According to tcm, Qi circulates through twelve main (ching) and eight extra meridians (mei) close to the surface of the skin. The former are each connected to major organs or regulate organic processes. The latter are storage reservoirs and major conduits for internal energy.

Three of the extra meridians are particularly important:

• The Governing Vessel (du mei) starts at the bottom of the torso, goes up the spine and over the top of the head to the upper palate.

• The Conceptor Vessel (ren mei) begins at the tip of the tongue and runs down the centre of the front of the body to the bottom of the torso.

• The Girdle Vessel (dai mei) runs around the waist from the area of the kidneys in the back to the navel. This is the only horizontal "power line" in the body, like a rope that ties together all the others that run vertically. This is why there are many qigong exercises designed to twist the waist. This is said to massage, open, stimulate, and strengthen this crucial vessel and all the organs in the middle of the torso.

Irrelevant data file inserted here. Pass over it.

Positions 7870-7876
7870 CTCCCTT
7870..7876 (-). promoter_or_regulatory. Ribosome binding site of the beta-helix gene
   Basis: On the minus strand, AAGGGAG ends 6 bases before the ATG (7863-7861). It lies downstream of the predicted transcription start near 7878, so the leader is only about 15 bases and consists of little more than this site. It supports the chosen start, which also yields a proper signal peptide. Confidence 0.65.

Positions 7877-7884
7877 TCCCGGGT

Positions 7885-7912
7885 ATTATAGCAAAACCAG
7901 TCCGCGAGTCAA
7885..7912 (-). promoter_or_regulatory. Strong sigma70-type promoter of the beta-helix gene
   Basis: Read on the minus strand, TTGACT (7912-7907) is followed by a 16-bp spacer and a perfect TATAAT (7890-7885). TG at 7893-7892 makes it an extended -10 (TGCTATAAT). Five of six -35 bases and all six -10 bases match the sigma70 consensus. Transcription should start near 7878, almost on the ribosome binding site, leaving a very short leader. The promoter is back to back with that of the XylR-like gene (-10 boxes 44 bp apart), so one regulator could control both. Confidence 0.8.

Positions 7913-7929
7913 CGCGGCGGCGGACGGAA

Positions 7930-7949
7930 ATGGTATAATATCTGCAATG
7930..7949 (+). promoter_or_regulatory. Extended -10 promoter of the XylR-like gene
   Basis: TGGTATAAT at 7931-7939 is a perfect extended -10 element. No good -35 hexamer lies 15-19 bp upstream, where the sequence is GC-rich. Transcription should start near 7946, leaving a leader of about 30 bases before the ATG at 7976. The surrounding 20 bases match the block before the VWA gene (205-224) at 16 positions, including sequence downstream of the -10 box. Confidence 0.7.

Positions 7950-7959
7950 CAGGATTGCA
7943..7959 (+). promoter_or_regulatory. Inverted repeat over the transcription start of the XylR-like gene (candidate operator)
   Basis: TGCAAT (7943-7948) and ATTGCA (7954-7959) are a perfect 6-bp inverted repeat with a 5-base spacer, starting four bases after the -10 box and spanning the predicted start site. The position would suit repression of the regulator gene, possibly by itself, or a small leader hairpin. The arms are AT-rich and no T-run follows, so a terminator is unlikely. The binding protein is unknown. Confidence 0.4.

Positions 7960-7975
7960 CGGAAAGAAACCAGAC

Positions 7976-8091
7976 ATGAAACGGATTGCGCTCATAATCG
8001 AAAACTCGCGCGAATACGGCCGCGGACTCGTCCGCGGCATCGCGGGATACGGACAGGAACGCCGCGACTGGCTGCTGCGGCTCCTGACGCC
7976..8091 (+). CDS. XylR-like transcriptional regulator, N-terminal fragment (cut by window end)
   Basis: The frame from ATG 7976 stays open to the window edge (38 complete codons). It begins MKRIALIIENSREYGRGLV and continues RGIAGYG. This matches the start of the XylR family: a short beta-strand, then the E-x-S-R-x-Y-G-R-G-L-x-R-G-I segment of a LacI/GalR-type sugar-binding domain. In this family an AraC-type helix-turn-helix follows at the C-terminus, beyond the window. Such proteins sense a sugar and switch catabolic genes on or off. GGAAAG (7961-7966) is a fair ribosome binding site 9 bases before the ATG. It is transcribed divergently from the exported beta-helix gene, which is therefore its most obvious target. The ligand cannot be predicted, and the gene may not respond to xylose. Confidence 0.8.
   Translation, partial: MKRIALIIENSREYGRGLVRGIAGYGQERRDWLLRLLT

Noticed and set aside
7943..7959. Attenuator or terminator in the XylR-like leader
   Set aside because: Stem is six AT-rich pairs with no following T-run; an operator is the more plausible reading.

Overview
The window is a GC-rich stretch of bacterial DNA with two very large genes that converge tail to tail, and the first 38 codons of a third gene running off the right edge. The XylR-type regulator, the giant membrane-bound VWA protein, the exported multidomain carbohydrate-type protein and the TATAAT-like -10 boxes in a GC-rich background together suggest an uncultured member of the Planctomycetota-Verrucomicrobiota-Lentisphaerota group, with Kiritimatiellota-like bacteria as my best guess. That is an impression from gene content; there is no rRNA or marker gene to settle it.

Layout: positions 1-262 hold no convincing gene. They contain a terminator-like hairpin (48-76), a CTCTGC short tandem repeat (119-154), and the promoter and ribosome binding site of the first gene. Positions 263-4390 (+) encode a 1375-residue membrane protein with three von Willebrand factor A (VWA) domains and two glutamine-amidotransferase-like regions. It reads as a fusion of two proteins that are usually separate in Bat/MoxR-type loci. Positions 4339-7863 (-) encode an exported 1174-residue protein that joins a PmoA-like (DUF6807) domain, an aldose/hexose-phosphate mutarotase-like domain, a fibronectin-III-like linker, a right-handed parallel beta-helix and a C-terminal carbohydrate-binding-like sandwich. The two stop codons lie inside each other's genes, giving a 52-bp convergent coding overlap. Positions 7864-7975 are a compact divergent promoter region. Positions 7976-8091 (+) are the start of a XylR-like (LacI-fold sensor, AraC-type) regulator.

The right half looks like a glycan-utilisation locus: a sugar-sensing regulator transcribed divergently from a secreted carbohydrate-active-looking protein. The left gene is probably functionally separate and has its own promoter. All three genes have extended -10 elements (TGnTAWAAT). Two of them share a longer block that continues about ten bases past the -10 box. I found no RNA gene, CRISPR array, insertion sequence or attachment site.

In addition to the twelve meridians and the eight vessels, there are also numerous minor channels (lou) which, like capillaries in the circulatory system, carry Qi to the skin surface and to every cell of the body, especially to the bone marrow—which, modern medicine tells us, is a major player in the immune system. One of the main aspects of Qi—Weiqi/Protec-tive Qi—is to act like an invisible buffer against infection and "bad Qi" entering the body.